KUALA LUMPUR, Jan 23 — Body shaming on social media is nothing new, with seemingly nothing able to be done to stop cyberbullying.
Recently, a 21-year-old girl who was doing a live make-up tutorial was bullied by TikTok users who said she was ugly and should wear a helmet.
However, she did not make a report about the abusive remarks to the authorities.
Another victim, Sophia, 40, said she was body shamed by a person claiming to be a fitness coach who uploaded her picture on Facebook and then criticised her for being flabby.
Sophia said she made a police report, and even though she forwarded it to the Malaysian Communications and Multimedia Commission (MCMC), she has not seen action taken.
These examples of apathy could lead to victims experiencing emotional distress or committing suicide.
Lawyer, Nor Zabetha Muhammad Nor, said victims who want justice and cyberbullies to stop their behaviour must first and foremost lodge a complaint with the police and MCMC at its website (www.mcmc.gov.my).
“In these kinds of cases, screenshots of degrading digital messages can serve as evidence. The victim should collect relevant evidence, such as the background of the abuser and their comments, for further action.
“Commentators have a right to comment because it is the freedom of speech guaranteed by the Constitution. Nevertheless, that freedom has limits, too. You can’t go on saying things that defame someone,” she said, while adding that perpetrators can be charged under the Defamation Act 1957.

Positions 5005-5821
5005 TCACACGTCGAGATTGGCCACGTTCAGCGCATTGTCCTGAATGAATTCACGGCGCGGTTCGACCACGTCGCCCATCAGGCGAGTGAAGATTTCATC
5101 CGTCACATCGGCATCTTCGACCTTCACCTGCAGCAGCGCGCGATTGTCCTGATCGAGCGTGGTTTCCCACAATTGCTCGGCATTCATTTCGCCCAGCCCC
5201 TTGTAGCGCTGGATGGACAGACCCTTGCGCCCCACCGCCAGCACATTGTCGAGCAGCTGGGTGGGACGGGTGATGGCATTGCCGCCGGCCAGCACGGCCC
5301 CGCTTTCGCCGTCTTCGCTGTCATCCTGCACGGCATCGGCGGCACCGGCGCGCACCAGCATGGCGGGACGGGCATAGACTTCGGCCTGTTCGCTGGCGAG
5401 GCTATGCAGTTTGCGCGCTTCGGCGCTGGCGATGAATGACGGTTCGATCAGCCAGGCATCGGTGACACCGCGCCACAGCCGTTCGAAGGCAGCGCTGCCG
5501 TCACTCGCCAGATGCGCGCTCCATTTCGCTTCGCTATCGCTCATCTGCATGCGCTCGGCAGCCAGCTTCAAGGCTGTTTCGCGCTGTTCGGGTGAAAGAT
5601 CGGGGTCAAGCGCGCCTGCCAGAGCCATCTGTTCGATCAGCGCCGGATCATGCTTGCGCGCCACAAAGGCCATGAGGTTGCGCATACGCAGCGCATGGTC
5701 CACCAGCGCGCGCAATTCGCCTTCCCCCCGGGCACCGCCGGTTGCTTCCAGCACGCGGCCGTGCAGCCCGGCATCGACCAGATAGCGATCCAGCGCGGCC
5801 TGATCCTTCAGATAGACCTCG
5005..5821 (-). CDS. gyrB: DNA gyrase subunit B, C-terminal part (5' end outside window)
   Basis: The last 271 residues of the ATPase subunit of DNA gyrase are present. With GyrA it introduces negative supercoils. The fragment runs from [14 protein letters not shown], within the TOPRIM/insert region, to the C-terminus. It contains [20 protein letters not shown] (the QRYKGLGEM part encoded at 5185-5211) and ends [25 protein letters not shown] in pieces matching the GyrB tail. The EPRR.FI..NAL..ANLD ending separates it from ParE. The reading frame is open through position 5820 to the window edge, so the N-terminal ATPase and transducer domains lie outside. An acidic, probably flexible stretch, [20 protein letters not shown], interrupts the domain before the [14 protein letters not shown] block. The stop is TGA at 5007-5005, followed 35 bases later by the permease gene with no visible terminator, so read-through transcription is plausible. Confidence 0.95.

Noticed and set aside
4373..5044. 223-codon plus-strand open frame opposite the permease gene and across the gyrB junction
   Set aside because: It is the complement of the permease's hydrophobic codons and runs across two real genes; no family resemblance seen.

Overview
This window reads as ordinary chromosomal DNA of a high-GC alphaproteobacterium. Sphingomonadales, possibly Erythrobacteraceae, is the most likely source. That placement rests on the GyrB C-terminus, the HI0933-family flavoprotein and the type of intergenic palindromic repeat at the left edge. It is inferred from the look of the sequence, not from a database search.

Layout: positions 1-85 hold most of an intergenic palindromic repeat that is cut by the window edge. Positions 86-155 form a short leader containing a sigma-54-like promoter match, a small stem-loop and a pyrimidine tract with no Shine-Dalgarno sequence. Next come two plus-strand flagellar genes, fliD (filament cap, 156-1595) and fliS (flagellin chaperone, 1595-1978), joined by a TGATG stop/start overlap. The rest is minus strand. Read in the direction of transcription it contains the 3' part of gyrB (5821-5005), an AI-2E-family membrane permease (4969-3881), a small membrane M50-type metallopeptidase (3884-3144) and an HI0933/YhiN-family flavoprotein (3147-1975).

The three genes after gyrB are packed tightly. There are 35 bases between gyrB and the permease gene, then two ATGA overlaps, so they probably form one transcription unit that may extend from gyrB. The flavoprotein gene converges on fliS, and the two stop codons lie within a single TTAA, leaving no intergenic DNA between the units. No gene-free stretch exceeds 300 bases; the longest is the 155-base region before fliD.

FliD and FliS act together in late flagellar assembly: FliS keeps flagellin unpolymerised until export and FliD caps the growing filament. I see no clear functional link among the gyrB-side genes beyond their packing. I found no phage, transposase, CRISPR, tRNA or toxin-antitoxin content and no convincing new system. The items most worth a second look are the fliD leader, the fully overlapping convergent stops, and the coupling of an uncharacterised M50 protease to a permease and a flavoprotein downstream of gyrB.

She said that a person could also be charged under Section 233(1)(a) of the Communications and Multimedia Act (CMA) 1998 which states that it is an offence for anyone to make a menacing or offensive comment with intent to annoy, abuse, threaten or harass another person.
“If found guilty, a person who commits the said offence could be liable to a fine not exceeding RM50,000 and/or imprisonment for a term not exceeding one year,” she said.
Another lawyer, Shahrul Fazli Kamarulzaman, said culprits can also be brought to book under the Penal Code.
“Section 509 of the Penal Code states that any person who insults the modesty of another, either by uttering words or through a gesture shall be punished with imprisonment for a term which may extend to five years and/or a fine, if found guilty.
“Meanwhile, Section 499 of the Penal Code states that a person who by words either spoken or intended to be read, or by signs or by visible representations, makes or publishes any imputation concerning any person intending to harm, is said to defame that person,” he said.
If found guilty, the person shall be punished with imprisonment for a term which may extend to two years and/or fine, Shahrul added.
“So every time before clicking the ‘send’ button, one should know that comments and statements may annoy, abuse, threaten or harass another person and could expose oneself to a criminal offence,” he said, while cautioning cyberbullies that crime does not go unpunished.